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December 31, 2022

Marshalls to close Market Street store in 2023, but other retail locations will remain

The retailer's parent company says employees are being offered jobs at other stores

Business Store Closings
Marshalls Center City Street View/Google Maps

The Marshalls store at 1044 Market St. in Center City will close on Saturday, Jan. 14 after 10 years in business. All other Marshalls, T.J. Maxx, and HomeGoods stores will remain open in Philadelphia. Managers and associates are being offered positions at other locations.

The Marshalls store on East Market Street in Center City will close in early 2023. It is the most recent in a series of retail closings along one of Philadelphia's busiest commercial corridors. 

The clothing and home goods store, which has been located in a 26,000 square-foot space at 1044 Market St. since 2012, will shutter for good on Saturday, Jan. 14. It's unclear why the chain's parent company, TJX, has chosen to close the Market East location, but a spokesperson has confirmed that managers and associates at the store are being offered positions at other locations.

"We are always assessing and reviewing our real estate strategies, and our decision to close this store reflects that thinking," a spokesperson for TJX said in a written statement. "We are grateful for the loyalty of our Philadelphia customers and invite them to visit our nearby stores to continue to find great values, including the Marshalls on South Swanson Street and the T.J. Maxx on Market St." 

There are three other Marshalls locations in Philadelphia, along with four other T.J. Maxx locations. The company, which also owns HomeGoods, Homesense, and Sierra Trading Post, has several other retail stores throughout Philly, its suburbs, and South Jersey. Shoppers can find the closest retailer using TJX's online store locator tool.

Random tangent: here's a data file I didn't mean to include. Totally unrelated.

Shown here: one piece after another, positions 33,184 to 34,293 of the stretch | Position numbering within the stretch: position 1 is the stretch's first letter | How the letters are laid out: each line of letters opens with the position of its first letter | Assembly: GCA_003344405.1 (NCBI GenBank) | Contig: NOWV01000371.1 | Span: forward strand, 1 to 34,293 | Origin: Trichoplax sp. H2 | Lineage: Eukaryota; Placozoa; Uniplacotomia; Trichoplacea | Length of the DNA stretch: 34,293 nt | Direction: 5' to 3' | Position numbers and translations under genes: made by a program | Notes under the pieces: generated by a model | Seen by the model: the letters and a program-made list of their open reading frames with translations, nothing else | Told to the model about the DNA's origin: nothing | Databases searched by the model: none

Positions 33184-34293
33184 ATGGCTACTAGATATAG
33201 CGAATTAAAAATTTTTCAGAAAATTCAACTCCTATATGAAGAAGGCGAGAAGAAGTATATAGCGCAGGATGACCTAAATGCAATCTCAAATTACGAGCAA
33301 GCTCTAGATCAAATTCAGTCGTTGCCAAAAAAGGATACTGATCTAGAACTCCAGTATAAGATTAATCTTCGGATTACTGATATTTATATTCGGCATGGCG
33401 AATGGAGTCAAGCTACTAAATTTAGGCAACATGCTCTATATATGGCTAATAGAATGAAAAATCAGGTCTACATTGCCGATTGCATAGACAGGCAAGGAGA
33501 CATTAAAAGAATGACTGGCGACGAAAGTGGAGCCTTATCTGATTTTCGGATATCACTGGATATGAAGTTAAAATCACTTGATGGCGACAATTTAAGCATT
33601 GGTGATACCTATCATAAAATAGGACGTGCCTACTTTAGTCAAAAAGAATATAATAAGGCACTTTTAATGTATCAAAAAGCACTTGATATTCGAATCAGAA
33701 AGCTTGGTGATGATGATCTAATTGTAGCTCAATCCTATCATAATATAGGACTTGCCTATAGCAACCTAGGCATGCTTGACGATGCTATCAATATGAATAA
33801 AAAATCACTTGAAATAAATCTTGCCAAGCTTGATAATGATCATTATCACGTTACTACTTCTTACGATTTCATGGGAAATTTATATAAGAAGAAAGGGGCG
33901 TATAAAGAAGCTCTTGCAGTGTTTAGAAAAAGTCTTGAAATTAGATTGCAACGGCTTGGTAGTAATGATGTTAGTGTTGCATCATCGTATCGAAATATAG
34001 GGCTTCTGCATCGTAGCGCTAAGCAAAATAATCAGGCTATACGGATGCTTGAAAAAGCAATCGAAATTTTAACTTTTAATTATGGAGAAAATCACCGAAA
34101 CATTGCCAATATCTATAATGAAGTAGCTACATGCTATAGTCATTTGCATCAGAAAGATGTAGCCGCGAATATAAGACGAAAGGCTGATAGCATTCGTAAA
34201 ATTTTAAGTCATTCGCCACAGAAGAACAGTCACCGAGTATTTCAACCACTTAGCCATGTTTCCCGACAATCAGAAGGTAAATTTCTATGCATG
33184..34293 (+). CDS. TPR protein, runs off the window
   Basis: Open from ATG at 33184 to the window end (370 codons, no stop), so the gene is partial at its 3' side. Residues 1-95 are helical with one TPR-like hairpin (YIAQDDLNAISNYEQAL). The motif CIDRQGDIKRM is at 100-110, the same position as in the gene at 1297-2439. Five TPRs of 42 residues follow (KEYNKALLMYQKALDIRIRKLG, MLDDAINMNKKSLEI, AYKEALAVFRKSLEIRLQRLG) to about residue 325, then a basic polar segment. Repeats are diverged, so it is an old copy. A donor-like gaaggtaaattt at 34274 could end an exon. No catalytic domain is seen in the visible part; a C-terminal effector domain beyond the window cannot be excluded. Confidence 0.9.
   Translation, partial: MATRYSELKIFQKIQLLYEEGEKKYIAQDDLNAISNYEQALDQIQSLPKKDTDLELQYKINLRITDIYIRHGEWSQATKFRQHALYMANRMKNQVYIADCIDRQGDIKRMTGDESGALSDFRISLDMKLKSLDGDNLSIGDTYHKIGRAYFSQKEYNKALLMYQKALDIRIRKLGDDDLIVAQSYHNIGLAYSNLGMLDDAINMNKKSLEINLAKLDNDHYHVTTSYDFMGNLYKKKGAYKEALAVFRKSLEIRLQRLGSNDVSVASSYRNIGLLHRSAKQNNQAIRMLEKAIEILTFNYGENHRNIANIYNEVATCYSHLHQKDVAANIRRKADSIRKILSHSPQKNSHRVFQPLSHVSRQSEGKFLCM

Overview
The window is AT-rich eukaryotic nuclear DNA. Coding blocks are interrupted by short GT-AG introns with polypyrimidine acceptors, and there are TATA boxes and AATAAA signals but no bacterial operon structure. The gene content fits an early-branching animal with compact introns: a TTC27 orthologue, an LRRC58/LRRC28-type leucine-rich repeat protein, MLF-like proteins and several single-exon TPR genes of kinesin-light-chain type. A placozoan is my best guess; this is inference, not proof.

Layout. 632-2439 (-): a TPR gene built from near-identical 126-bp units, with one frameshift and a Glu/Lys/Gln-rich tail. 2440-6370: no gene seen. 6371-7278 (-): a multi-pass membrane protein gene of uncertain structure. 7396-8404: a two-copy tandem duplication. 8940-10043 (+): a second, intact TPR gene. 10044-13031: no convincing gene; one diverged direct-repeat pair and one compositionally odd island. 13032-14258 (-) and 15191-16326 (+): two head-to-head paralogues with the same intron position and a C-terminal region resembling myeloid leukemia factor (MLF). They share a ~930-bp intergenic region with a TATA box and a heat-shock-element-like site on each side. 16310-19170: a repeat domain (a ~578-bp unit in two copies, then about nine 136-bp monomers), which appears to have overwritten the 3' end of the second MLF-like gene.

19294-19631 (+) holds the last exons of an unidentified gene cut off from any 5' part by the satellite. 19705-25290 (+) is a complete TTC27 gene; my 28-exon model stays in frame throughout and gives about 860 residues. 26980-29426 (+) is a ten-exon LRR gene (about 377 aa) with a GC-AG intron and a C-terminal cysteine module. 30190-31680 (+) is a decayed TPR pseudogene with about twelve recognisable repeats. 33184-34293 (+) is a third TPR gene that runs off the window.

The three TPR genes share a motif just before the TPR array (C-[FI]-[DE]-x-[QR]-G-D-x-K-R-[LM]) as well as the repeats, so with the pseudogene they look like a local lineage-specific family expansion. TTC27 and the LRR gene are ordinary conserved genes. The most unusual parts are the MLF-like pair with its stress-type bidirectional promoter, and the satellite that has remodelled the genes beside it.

Jenel Real Estate, which has owned the Market East property since 2000, is in talks with a prospective retail client for the space, the Philadelphia Business Journal reported. Michael Hirschhorn, president of Jenel Real Estate, said that a deal is "imminent" and could be finalized in the next few weeks, remaking that Philadelphians will be "really excited" about it. 

The decision to shutter the Marshalls store is the latest in a string of national and regional store closures across Market East and portions of Center City. Wawa, which is headquartered in Delaware County, has shuttered five of its downtown locations over the last two years, beginning with the closure of the troubled Broad and Walnut location in 2020. 

After closing one of its locations on South Street more than a year into the COVID-19 pandemic, the convenience store chain nearly synonymous with Philly culture has opted to withdraw from the Philly market in recent months due to what the company calls "continued safety and security challenges." 

Stores at 13th and Chestnut streets, 12th and Market streets, and 19th and Market streets have closed over the last year. Employees at each of the stores were offered employment elsewhere. The regional chain still has 38 locations operating across Philly. 

Rite Aid, headquartered in Philly, has closed seven of its stores in the city over the last year — primarily in Center City — has part of a company-wide consolidation plan. Though much of the closures at Rite Aid and CVS locations in the city are due to previous overbuilding and the growing popularity of mail-order prescriptions, the Inquirer reported, crime and expiring leases are also to blame. 

The soon-to-be-shuttered Marshalls store is located near the Fashion District of Philadelphia, a shopping mall along Market East that was built in 2019 to replace The Gallery mall that stood there for decades prior. The Fashion District struggled throughout the pandemic, and its recovery has been slow, with just about 78% of its occupancy filled as of March. 

Despite the longterm project finishing just three years ago, a proposal to build a sports arena dedicated to the Sixers could cause about a third of it to be demolished to make way for the project. Portions of Filbert Street and and the Greyhound bus terminal would also be impacted by the arena, which has drawn criticism from community groups in Chinatown.